Construction projects rarely, if ever, go precisely as planned. One of the most common issues government contractors face is falling behind schedule. A schedule is developed, and then the contractor is confronted with differing site conditions, changes, or a litany of other causes of delay. The contract completion date that seemed easily achievable when performance began may now appear to be impossible to meet. What should a government contractor do to ensure they are compensated and to avoid liquidated damages? 

The first step in most situations is to notify the contracting officer in writing. There are several FAR provisions that require a contractor to provide notice (e.g., FAR 52.242-17 Government Delay of Work; FAR 52.243-1 Changes – Fixed-Price; and FAR 52.236-2 Differing Site Conditions), and providing notice helps to preserve one’s rights moving forward.

The next step is determining the type of delay that has occurred. There are three types of delay: inexcusable, excusable, and compensable. Determining the type of delay requires an analysis of responsibility, impact, and the existence of other delays during the same time period.

  1. An inexcusable delay is a delay that is solely caused by the contractor or their team. This includes rework or slower than expected production.
  2. An excusable delay is a delay that occurs because of unforeseeable events outside of a contractor’s control, and without the contractor’s fault or negligence. Common excusable delays include acts of God or unusually severe weather. To obtain an extension of time, the contractor must demonstrate that the event delayed the overall completion of the project (known as the critical path), and the delay did not coincide with another delay (a concurrent delay). An excusable delay extends the period of performance, but it does not include any monetary relief.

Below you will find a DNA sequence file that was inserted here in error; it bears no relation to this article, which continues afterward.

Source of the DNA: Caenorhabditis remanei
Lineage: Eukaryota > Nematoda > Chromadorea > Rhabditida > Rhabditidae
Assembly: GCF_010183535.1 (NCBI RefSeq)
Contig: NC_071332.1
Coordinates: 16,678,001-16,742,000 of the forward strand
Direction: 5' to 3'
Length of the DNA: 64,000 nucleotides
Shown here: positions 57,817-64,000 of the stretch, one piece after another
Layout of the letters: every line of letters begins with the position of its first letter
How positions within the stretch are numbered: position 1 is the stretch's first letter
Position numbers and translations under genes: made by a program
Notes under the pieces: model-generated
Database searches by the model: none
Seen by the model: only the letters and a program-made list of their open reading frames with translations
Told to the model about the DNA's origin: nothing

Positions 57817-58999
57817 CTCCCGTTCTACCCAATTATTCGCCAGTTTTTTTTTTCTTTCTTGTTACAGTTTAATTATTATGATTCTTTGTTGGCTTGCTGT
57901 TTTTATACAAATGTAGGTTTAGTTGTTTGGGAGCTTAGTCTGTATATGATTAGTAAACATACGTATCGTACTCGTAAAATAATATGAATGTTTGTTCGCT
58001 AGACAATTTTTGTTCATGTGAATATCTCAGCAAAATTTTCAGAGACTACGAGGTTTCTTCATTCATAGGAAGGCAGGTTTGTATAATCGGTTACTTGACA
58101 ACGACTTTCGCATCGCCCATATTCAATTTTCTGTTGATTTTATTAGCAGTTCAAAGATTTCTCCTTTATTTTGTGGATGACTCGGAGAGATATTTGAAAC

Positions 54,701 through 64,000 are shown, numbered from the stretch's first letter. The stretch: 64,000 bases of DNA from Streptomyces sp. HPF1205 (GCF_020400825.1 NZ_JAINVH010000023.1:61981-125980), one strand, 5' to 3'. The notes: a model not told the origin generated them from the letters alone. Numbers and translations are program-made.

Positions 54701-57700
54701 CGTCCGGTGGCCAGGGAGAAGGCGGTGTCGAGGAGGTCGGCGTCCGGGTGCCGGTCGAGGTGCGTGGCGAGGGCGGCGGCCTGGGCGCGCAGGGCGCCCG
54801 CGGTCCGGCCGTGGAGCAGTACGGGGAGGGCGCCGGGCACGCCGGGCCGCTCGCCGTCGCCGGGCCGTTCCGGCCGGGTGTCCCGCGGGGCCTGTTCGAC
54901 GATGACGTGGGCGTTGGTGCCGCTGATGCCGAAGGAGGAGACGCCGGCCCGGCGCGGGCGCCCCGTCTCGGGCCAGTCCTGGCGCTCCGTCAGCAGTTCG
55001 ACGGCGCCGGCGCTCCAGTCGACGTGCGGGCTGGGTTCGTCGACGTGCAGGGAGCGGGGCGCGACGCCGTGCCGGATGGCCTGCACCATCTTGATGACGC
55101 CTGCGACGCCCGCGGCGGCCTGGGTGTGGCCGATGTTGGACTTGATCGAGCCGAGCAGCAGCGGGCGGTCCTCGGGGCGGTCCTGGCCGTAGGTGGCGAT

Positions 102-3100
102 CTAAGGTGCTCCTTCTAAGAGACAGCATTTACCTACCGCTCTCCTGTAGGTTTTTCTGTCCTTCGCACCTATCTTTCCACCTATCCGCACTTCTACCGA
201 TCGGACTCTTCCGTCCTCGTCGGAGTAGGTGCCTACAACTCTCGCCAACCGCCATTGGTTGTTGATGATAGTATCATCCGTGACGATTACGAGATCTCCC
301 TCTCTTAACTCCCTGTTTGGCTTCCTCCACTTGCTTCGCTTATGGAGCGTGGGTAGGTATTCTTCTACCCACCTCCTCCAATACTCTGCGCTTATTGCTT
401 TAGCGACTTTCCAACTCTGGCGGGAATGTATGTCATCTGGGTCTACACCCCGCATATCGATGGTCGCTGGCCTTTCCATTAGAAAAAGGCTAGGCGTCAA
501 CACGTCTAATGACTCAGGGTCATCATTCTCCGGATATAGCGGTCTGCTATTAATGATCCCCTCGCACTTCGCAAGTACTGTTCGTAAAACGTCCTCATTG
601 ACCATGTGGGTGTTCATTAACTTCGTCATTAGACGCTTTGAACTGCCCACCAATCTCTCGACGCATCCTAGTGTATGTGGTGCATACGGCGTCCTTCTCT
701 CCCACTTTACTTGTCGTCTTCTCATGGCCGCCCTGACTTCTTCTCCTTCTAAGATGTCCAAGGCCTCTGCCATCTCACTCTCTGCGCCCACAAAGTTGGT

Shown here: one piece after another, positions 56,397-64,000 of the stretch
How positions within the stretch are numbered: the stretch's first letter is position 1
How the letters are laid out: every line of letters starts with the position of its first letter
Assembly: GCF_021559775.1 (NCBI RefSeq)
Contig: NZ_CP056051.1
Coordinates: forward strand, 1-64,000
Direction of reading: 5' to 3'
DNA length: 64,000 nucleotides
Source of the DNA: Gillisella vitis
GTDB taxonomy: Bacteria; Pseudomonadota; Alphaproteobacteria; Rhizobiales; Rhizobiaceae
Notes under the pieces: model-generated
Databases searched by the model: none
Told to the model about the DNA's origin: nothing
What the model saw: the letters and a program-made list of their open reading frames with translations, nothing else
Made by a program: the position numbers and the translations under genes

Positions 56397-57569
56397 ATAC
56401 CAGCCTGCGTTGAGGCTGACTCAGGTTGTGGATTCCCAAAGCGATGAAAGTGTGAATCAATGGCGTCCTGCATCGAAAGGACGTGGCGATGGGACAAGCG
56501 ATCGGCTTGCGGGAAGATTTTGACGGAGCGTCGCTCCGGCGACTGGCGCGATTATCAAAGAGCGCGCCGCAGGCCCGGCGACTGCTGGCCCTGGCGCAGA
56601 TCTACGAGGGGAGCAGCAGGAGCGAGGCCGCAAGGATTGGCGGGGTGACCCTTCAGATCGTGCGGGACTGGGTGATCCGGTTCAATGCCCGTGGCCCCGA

3. compensable delay is a delay entirely caused by—and the responsibility of—the government. This includes differing site conditions, directed changes, and defective specifications. Like an excusable delay, to recover compensation, the contractor must show that the delay affected overall completion of the project, and it was not concurrent with any other delays. A compensable delay extends the period of performance and entitles a contractor to delay damages.

If the delays encountered are excusable or compensable, the next step may be submitting a request for equitable adjustment (REA) or a claim to modify the period of performance and seek delay damages if appropriate. Because an REA or claim is more likely to succeed if the contractor has regularly updated the project schedules and kept accurate and complete daily logs/reports, recordkeeping and documentation is extremely useful. For complex projects, a schedule analysis prepared by an outside consultant may be needed. A successful REA or claim can help a contractor avoid liquidated damages and potentially recover additional compensation. 

If you have questions about delays or other concerns related to government contracting, please contact a member of PilieroMazza’s Government Contracts Group.

Michelle E. Litteken, the author of this blog, is Counsel in the Firm’s Government ContractsFalse Claims Act, and Litigation practice groups.